In a press release announcing the mobile billboard, API’s Michelle Thew said,

If the depiction of life for these animals is too graphic to be shown on a billboard, the reality is too graphic for them to endure in the circus. Protestors will be outside the arena on Wednesday with a clear message — the catalog of misery that circus animals endure must come to an end. This is not family entertainment.


Opening Night of Ringling Bros. Circus to Attract Protest. Press Release, Animal Protection Institute, January 26, 2005.

In Defense of Animals Can’t Count to Two

In January, In Defense of Animals released a list of what it called the “10 Worst Zoos for Elephants.” Among those zoos listed was the Cameron Park Zoo, in Texas. IDA complained that,

Even though companionship is essential to elephants’ psychological health, this Texas zoo displays and keeps a single elephant.

In fact, the Cameron Park Zoo has had two African elephants since its elephant exhibit opened in 1993, except for a brief period in 1996 after an aging elephant died.

IDA says it got the information from the American Zoo and Aquarium Association’s database of zoo animals, but didn’t bother to call the zoos it listed as the “10 Worst” to verify that information. IDA’s Catherine Doyle told the Waco Herald-Tribune,

It wasn’t meant to be a scientific study. It was an opinion piece. . . . The most important thing is that the public be educated about issues with elephants in zoos. These animals are suffering in zoos and dying in zoos because of captivity-induced conditions.

Certainly one should never expect to receive anything scientific from IDA, just as you shouldn’t expect anything historic from the t-shirt they sell with a bogus quote from Abraham Lincoln.

Its the activism that counts — screw the accuracy.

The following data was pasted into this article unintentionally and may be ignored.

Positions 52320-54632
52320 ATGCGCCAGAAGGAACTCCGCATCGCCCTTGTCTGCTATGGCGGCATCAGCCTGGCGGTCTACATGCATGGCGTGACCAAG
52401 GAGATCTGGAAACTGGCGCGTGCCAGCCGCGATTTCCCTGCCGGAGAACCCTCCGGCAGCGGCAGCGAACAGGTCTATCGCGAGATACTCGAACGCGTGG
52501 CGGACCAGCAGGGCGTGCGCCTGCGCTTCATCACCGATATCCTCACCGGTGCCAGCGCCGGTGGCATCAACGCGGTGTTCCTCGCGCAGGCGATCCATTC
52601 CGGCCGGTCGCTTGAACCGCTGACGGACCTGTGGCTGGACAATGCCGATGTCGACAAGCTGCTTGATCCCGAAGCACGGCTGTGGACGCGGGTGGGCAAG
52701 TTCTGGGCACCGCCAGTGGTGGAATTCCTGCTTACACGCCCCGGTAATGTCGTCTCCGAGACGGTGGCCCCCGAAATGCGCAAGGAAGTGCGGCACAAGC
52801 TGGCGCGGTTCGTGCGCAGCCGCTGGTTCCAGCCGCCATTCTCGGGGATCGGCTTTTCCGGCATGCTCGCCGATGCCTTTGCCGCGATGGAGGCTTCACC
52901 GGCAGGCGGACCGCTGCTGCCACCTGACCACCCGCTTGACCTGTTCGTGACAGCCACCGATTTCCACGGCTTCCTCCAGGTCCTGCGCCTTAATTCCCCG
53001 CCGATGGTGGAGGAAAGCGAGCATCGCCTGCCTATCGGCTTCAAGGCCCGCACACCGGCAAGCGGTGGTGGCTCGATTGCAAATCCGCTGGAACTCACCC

Animal rights group wrongly harangues Cameron Park Zoo. J.B. Smith, Waco Herald-Tribune, January 11, 2005.

Clyde-Beatty Cole Brothers Circus Stops Using Elephants

The Clyde-Beatty Cole Brothers Circus announced in April that it would no longer feature elephants in its traveling circus shows. It will, however, continue to rent out its two remaining elephants for television commercials and educational performances.

Cole Brothers Circus’ marketing director Bill Tebbetts told the Baltimore Sun that the decision to retire the elephant act was based solely on economics, noting it cost more than $60,000 per year to take care of each elephant on the road. According to Tebbetts,

Our business has been going down over the past few years, and we wanted to add some more flair to the show.

Humane Society of the United States’ Richard Farinato, however, chalked up the move to animal rights protests and pressure against the use of circus elephants. Farinato told the Baltimore Sun,

I do think what we’re seeing with the circuses is that they’re deciding that it’s not worth taking the heat. To change the way they’re doing business, they’ve realized they need to get elephants out of sight.


Big void under the big top. Molly Knight, Baltimore Sun, May 6, 2004.

Cole Drops Elephants. Press Release, I-SPEAK, April 2004.

PETA Protests Zoo In Truly Fitting Way

PETA’s basic argument in a nutshell.

On August 22, People for the Ethical Treatment of Animals protested outside of the San Diego Zoo.

The activists were angered over the zoo’s decision to import African elephants from Swaziland. Swaziland had scheduled the elephants to be culled, but instead the zoo offered to import the animals as part of its breeding program.

Anyway, along with activists holding signs, PETA chose a method of protesting completely appropriate to its views — it unloaded a truckload full of manure in the zoo’s driveway in order to block the entrance. An unidentified man in an elephant suit locked himself inside the truck, but was pulled out and arrested by police.

PETA has pulled this sort of stun before. For example, during the 2000 presidential campaign it dumped a truckload of manure at a restaurant where then-Republican candidate George W. Bush had just finished having breakfast.

Not a pleasant way to protest, to be sure, but at least for a change PETA’s argument was intellectually honest.


PETA protests pachyderms with poo. TheSanDiegoChannel.Com, August 22, 2003.